In this kind of methodology, Carr states that “many drug treatment scholars propose that autobiographical talk helps addicts break through the ‘denial’ thought to characterize addiction and thereby ‘find’ themselves.” The way to be cured is to talk about yourself and your problems, and if you don’t talk “authentically” in the way expected of you, you’re in denial. Self-referential language, honesty, openness, and willingness to tell secrets, even private business unrelated to the addiction, are seen and assumed to be evidence of “healthy” language. Secrets are seen as things that “make you sick”, not only for what they hide, but as evidence of denial or reluctance to come to terms with addiction that generally relies on secrecy and keeping information away from others.

With all the best reasons behind it, this kind of ideology can start to develop into a system of codified checks and punishments as clients can end up being forced to leave the program for not participating linguistically in the right way. Carr describes Allan Young’s study of Vietnam vets in a psychiatric unit which showed “the clinical demand for patients to verbally disclose the ‘contents’ of their trauma-laden memory and the punitive measures reserved for those who do not engage in the work of authentic linguistic representation.” A program like Fresh Beginnings, even if young, very fresh, and well-intentioned, may often come pre-saddled with ready-made ideological and institutionalized assumptions about “healthy” language in the same way. While some social workers and therapists, systematically working with a endless stream of those who need help, may not always be aware of these assumptions, Carr points that their homeless clients, anxious or forced to complete a program that would grant them a clean (linguistic) bill of health, are often acutely aware of the ways they’re meant to authentically talk about their personal issues and narratives, with some finding it an intrusive, painful struggle to reveal even the smallest detail that could be used as a healing explanation for addiction. Those who choose to engage with the treatment process authentically and use the expected language reportedly do find it helpful, but for others, there is often not much of a choice between revealing inner secrets or being accused of being in denial, “a major barrier to recovery.”

It turns out there’s a lot of work, or “metalinguistic labor,” involved in bolstering up these assumptions about healthy language use, by therapists, case officers and by willing clients. From “secrets keeping you sick” to “Honest, Open and Willing,” recited mantras at places like Fresh Beginnings allow therapists to legitimize, guide, sanction and filter talk, with highly restrictive rules, without “protest or critique,” in the belief that words can only heal if they also reveal. This is not an uncommon belief, if you look at the culture of talk shows, juicy tell-all memoirs, and even internet forums where secrets are revealed. There is a relief to unburdening, when a person chooses to. Certainly it’s not in dispute that articulating inner struggles and stories can go a long way to resolving ongoing problems.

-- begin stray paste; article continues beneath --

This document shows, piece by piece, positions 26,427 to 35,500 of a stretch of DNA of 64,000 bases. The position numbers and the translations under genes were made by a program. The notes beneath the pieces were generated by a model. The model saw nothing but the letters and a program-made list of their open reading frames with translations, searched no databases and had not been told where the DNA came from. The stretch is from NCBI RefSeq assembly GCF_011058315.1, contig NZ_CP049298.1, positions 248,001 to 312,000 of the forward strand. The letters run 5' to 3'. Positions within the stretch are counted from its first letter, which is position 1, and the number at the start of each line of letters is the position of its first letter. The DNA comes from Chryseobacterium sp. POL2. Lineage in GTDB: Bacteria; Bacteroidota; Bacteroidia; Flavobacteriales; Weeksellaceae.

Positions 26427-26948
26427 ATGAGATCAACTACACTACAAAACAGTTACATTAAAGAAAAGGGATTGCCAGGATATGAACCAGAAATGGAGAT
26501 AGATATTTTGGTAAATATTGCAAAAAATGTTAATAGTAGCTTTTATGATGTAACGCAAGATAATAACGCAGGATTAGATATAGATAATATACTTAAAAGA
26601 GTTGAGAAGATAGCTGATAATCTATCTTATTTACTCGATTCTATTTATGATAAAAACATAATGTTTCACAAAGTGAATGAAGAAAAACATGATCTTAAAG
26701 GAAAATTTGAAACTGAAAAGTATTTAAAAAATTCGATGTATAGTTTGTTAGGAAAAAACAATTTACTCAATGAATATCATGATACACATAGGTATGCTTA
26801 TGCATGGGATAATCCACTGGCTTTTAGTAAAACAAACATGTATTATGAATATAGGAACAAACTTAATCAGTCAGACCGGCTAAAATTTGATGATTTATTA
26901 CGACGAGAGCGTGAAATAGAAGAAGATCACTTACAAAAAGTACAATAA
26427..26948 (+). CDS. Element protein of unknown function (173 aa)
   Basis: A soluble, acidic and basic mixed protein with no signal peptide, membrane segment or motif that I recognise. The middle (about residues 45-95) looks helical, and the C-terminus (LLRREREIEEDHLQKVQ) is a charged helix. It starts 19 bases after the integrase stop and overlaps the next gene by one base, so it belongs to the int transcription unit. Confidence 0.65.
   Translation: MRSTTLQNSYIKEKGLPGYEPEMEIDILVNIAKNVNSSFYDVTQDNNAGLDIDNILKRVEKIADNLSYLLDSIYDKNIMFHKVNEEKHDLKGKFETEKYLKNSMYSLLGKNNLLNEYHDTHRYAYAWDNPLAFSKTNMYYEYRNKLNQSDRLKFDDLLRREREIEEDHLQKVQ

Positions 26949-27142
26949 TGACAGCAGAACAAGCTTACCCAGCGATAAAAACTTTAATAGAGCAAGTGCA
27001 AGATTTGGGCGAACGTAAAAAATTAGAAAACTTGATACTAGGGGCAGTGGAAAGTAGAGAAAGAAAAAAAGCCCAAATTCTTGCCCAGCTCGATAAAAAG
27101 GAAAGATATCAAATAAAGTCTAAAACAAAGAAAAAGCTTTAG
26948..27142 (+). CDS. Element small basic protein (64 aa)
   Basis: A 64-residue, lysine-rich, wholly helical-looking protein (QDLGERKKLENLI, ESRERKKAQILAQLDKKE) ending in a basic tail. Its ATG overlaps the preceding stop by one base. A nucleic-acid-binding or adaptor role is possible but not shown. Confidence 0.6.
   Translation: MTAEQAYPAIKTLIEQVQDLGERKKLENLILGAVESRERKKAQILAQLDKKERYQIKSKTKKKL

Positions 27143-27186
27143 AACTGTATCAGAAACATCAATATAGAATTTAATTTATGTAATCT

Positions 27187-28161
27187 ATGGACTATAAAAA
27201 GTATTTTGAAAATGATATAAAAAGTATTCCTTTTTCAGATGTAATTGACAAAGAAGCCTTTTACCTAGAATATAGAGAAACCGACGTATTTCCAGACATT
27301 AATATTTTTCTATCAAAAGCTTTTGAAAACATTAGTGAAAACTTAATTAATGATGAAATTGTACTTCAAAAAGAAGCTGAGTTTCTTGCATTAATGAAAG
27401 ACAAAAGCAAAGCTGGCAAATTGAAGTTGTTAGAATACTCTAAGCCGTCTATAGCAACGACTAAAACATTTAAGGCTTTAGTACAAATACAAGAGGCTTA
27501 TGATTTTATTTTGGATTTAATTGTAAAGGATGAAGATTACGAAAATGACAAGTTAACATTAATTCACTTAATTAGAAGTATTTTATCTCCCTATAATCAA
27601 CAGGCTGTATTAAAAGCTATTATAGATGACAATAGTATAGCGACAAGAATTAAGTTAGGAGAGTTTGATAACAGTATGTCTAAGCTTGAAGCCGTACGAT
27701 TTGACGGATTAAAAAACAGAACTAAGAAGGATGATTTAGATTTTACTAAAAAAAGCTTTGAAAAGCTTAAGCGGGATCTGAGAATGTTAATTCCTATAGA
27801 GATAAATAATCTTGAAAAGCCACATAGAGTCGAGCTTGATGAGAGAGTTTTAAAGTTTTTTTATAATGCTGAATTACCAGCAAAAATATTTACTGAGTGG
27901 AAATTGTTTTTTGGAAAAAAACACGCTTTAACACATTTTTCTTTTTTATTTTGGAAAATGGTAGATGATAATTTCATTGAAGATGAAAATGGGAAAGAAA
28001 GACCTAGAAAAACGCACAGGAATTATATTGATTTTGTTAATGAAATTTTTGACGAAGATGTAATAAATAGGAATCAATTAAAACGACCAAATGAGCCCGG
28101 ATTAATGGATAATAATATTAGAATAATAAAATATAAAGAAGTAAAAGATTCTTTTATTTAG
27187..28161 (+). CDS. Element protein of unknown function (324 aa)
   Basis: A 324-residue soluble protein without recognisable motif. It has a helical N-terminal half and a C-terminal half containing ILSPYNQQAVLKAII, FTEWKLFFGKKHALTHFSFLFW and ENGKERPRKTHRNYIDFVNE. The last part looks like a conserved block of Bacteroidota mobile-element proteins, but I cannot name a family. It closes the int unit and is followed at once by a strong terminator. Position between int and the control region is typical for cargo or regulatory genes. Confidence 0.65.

But it’s not just about content—speakers must also adopt and learn the highly structured “language game” of healthy talk. Some therapists not only believe the right discourse can start to heal long-term problems, but at the same time they can more easily track how successful their clients are at moving through the steps of a rehabilitation program or therapeutic methodology, through how well these healthy speakers are able to play this therapeutic language game. This shows how successful that particular program might be at treatment, through how many healthy speakers have successfully navigated through it. Without denying the advantages of this kind of talk therapy, it does seem a little circular.

While the healing power of talk has had many clinical successes, it’s important for therapists to be aware of how easy it is to impose their institutionalized ideological beliefs on language use, particularly on clients who may lack choice and power, on the healing process itself. On the other side, for the many in frantic pursuit of mindfulness in times of ever-increasing uncertainty, how does this linguistic code of therapy, naively absorbed from day time talk shows and formulaic narratives, obscure what it means to be mentally healthy? How might a reductive, sanitized language of therapy, in systematically translating all the quiet secrets of a unique inner life into easy to swallow labels, actually hide real understanding of the causes of mental turmoil? It’s certainly something to be aware of, that words, as powerful as they are, may not always tell a complete story. It’s a mistake to think that the cure is always the same thing as talking about the cure. Even the best articulated words of health can’t be used as an easy substitute for a sound mind and body.


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Language in Society, Vol. 35, No. 5 (Nov., 2006), pp. 631-653
Cambridge University Press